Nikon D400 is Definitely Coming

Many of our readers are wondering if the Nikon D400 will ever see the light of the day, given that the Nikon D300s is now 4 years old. Nikon confused us with the D7100 announcement (see my review here) when it used the word “flagship” in its product page and announcement, something that once belonged to the D300s, the once DX flagship of Nikon. Because of this, and the fact that the 51-point Multi-CAM 3500 AF system that was only used on high-end Nikon DSLR cameras before, I interpreted the D7100 announcement as the merger of the camera with the D300s line, eliminating high-end / flagship DX line forever. However, after using the D7100 for a couple of months and shooting wildlife with it, I realized that the D7100 seriously lacks the large buffer required for fast action photography (even shooting in cropped mode and smaller RAW files) and its non-pro body build, with the absence of 10-pin connector and important buttons like AF-ON got me thinking about the potential release of the D400. So after a short while, I published an article titled “is there room for a Nikon D400?“, where I posted a poll asking our readers what they thought about the D400. It turned out that a lot of people want the D400, despite the release of the D7100.

Nikon D400

Things went quiet for some time and the topic revived last night, when the same source that leaked some info to me about the D400 and D7100 last year sent me an update about the upcoming D400. Apparently, the Nikon D400 has been pushed back at least twice now for several reasons. First, Nikon had some serious trouble with the supply chain when the floods devastated its Thailand plants. Most of the DX equipment was manufactured there (and many parts for the DX cameras and lenses were supplied by smaller companies in Thailand, which were severely impacted as well), so Nikon had to quickly move high-demand items off to other plants. The Nikon D300s was no longer selling well after the D7000 came out, so Nikon Japan decided to shift its short term focus to lower-end DX cameras instead. This basically explains the 4 year delay. Second, Nikon does not want to release the D400 until Canon is ready with its 7D Mark II, the only true competitor to Nikon’s sports and wildlife line. The current Canon 7D is also 4 years old now and it only received a major firmware update since its release date. The D400 announcement will be similar to what happened to the D600, when Canon simultaneously released the 6D at the same time – there will definitely be a Canon 7D Mark II announcement around the same time. Third, Nikon knows that the D400 has to deliver a large buffer with huge processing power in order to accommodate 24 MP files. Apparently, the current EXPEED 3 processor used on the D7100/D800/D4 is not capable of handling that much bandwidth, so Nikon engineers have been working on a new generation EXPEED 4 processor for the D400. This also means that the movie features on the D400 will be stronger, up to 60p in HD will be possible. Third, the 51-point AF system used on the pro cameras (and now on the D7100) is quite old, despite the fact that it got a slight boost with the introduction of the “Advanced Multi-CAM 3500FX” on the D800 and the D4. Nikon is apparently also working on a better and more advanced AF system, which is planned together with the D400 release (this explains why Nikon used the 51-point AF on the D7100). The Nikon D4s is also in the works with the same AF system, scheduled to be announced sometime in 2014.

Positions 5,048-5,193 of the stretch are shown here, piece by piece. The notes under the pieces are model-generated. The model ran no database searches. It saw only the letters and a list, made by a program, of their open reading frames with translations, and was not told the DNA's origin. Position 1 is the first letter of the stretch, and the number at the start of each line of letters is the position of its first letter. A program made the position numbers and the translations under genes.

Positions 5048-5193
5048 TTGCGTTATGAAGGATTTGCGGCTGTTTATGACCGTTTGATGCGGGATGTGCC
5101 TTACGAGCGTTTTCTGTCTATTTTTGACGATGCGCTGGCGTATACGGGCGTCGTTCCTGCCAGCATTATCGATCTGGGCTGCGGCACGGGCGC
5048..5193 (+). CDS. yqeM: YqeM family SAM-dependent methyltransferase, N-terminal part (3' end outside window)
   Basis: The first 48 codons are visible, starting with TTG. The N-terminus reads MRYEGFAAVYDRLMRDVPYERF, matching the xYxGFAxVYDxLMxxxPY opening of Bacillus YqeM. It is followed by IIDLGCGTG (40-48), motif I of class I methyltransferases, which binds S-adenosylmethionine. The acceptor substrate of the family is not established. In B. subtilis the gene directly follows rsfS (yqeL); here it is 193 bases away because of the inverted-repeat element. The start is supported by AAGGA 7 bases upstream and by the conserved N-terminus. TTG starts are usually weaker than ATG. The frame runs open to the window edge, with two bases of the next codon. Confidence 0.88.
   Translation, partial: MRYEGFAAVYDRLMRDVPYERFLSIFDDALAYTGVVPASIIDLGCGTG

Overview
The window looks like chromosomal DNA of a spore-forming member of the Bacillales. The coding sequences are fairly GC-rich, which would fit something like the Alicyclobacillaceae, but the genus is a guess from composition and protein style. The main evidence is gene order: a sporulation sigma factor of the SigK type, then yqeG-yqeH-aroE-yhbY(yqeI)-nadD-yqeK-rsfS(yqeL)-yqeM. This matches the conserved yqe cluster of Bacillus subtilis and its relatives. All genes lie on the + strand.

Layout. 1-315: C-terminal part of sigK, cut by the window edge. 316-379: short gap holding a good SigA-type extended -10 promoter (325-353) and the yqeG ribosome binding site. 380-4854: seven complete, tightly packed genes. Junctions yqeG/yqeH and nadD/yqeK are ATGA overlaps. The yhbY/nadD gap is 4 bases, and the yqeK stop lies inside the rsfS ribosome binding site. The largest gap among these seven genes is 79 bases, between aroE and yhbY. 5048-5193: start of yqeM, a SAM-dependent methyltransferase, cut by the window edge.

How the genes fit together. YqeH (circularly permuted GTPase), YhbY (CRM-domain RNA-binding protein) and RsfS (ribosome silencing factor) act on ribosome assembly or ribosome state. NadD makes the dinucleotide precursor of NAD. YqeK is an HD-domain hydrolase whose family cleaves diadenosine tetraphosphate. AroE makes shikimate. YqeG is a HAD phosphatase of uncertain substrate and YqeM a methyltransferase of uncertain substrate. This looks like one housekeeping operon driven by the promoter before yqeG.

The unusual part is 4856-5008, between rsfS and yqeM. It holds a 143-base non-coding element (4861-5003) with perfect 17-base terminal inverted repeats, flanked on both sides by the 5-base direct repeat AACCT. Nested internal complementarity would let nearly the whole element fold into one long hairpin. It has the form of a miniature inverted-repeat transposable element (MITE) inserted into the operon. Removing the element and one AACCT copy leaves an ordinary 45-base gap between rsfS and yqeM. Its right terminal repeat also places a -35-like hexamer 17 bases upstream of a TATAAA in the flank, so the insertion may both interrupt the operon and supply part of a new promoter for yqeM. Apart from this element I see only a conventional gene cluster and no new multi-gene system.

Nikon was on schedule for an early D400 announcement in 2012/2013 time frame, but it pulled the plug and decided to focus on the D7100 instead (and the current focus is to push as many D7100 sales as possible). It turns out that the camera went through several iterations and the earlier features did not fly with the upper management of the company. The Nikon D400 should be a very strong camera with a very appealing feature set for sports and wildlife shooters. Some in-camera and firmware enhancements are also being worked on. No word on GPS/WiFi capabilities yet, that might be something still in the works. As far as the specifications, they have been slightly modified (new AF, D7100 sensor with no AA filter), but generally the same as posted earlier. I am also told that we should be seeing some great incentives from Nikon later this year, especially towards the holidays.